New Research Confirms the Cheesiest Cliché About Success
You‘ve seen this chestnut a million times: “Life is about the journey, not the destination.” It’s on inspirational posters in your gym and the hallway of your kid’s school. It’s in an Instagram caption for a photo of an influencer on a beach somewhere. It’s stitched on a pillow at your grandmother’s house.
It’s also — don’t roll your eyes — actually useful advice. That’s the conclusion of a recent study out of Stanford University’s Graduate School of Business, in which marketing researchers surveyed more than 1,600 people about the metaphors they used to think about their goals.
Compared to people who used the destination framing or no metaphor at all, the study authors found those who used the journey framing were significantly more likely to continue with the good habits they’d developed — even after meeting their initial goal.
Reaching a goal isn’t just about success; it’s also about process.
“If I think about this as a journey from where I started to where I am today, with all the ups and downs, it can help me see how much I have actually changed,” says Szu-Chi Huang, one of the co-authors of the study, which was published in the Journal of Personality and Social Psychology: Attitudes and Social Cognition. And that hindsight can be a powerful motivator, she says: If your goal is to get in shape, for example, “[The journey mindset] drives me to continue eating healthy and working out, even after I reach the destination.”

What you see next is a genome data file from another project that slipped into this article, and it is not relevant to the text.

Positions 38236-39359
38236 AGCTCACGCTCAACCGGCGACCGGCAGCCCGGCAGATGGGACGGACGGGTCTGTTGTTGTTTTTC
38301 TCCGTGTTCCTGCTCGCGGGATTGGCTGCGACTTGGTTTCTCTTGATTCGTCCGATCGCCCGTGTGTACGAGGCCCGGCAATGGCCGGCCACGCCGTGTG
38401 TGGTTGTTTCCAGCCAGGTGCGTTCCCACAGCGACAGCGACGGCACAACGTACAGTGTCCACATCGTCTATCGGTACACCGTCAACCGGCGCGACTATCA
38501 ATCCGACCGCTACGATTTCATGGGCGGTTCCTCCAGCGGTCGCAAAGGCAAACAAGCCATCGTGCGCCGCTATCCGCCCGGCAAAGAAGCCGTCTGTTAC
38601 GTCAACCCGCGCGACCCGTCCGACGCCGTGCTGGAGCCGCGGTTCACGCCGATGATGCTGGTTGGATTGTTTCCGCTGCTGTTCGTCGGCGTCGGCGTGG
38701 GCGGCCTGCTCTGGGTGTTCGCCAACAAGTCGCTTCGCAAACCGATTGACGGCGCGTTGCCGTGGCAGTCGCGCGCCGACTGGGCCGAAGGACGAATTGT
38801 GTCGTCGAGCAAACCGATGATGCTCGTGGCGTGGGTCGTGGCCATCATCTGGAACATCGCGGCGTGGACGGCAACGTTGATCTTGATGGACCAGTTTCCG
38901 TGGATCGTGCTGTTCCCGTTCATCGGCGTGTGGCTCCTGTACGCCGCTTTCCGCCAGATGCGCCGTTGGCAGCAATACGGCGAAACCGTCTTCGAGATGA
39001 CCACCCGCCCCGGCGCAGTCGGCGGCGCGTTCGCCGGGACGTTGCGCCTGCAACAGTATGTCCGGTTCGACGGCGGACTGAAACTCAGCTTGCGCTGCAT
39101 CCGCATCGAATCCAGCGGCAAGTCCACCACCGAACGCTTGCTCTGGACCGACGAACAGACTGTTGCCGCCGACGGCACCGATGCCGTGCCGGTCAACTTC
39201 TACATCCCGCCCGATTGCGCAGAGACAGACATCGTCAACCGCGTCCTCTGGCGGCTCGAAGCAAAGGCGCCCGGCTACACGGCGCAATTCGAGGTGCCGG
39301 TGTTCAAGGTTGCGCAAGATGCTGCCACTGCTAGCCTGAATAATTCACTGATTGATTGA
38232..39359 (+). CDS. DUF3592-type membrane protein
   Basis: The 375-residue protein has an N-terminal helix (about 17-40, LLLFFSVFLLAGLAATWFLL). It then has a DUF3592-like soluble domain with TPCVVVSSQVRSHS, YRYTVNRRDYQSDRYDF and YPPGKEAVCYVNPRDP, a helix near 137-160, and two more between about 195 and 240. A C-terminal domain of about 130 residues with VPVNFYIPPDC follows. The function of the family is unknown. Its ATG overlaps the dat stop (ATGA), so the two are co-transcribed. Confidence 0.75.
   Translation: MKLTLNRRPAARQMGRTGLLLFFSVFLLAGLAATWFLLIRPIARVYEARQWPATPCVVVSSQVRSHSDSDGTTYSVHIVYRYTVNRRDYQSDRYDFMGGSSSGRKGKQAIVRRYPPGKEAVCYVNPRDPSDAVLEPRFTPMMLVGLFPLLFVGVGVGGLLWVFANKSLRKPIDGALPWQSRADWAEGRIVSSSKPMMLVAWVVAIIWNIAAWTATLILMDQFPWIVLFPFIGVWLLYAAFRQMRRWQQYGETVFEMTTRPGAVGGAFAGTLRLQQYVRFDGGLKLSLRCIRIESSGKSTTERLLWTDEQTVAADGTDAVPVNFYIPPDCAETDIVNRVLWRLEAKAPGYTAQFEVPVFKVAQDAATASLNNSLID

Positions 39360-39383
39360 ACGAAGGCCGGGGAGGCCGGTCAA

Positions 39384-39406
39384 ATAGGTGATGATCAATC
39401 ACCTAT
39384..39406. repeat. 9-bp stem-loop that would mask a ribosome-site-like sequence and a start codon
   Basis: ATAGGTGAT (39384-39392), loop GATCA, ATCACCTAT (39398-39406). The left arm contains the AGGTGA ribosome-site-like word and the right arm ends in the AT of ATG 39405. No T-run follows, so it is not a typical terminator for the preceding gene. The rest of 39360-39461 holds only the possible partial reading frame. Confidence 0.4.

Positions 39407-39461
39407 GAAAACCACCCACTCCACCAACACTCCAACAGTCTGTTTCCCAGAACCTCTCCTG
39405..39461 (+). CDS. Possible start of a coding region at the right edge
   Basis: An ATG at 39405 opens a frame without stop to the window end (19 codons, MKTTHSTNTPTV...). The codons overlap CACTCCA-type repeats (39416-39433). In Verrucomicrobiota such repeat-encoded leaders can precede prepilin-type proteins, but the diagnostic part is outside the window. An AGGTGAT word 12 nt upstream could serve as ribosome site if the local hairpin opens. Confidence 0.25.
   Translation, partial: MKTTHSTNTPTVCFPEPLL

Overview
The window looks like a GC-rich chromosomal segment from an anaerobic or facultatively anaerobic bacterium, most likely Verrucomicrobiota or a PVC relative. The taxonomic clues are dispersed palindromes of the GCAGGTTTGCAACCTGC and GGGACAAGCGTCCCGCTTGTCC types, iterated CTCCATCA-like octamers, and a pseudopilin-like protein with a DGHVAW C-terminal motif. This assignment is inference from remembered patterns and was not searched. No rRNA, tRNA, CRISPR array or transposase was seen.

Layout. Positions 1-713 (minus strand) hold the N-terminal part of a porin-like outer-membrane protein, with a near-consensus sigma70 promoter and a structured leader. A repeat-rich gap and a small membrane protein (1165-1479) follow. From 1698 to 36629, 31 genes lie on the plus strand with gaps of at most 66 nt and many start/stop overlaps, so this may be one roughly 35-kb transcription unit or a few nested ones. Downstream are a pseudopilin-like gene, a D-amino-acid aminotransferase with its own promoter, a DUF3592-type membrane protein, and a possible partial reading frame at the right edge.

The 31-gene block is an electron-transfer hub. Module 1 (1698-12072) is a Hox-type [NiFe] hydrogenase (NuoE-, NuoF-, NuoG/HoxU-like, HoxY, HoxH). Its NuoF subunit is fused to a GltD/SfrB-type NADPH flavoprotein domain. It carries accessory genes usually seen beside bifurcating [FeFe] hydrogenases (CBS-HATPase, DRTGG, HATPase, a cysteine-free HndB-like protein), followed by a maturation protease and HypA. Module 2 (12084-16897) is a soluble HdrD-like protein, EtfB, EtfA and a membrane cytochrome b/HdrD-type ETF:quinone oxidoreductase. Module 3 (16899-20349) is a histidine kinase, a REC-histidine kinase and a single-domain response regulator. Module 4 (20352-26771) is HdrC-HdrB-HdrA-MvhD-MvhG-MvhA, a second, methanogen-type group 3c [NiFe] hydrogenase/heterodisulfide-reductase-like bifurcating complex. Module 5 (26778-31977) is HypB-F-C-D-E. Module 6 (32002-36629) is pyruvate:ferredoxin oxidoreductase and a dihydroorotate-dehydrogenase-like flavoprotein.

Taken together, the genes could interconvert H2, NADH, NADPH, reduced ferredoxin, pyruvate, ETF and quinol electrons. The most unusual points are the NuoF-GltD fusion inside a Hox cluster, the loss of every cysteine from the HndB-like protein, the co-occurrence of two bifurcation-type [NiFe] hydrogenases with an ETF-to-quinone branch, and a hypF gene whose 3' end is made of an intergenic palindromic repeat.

The research backs what we intuitively know: Reaching a goal isn’t just about success — it’s also about process.
Thinking about all the ups and inevitable downs of a journey can also help you bounce back after a setback. That’s a vital part of creating healthy habits, according to the decision-science researcher Alan Barnard, who studies habit formation and decision-making (he was uninvolved with the Stanford study). If you’re trying to make a change, one of the things that can get in your way is the stress you feel when you stumble.
If you see yourself as being on a set path toward a specific end point, without any deviations, those stumbles can feel like much bigger deals — and, therefore, much more likely to discourage you. “Your stress response can work against you if you’re hurt much more by a bad day,” Barnard says, “even if you have equal amounts of good and bad days over time.”
But thinking of yourself as being on a journey means assuming that the road may be winding, and that’s okay. “We’re human beings,” Huang says. “We care about important goals, but we will fail along the way. It’s not rational to think we’ll just keep on making progress every single day.”
And the great thing about removing the psychological end point of a destination is that the progress can continue. “The journey mindset helps me think about this as something that’s a process, from the past, to where I am today, and going to the future,” Huang says. “It never stops.”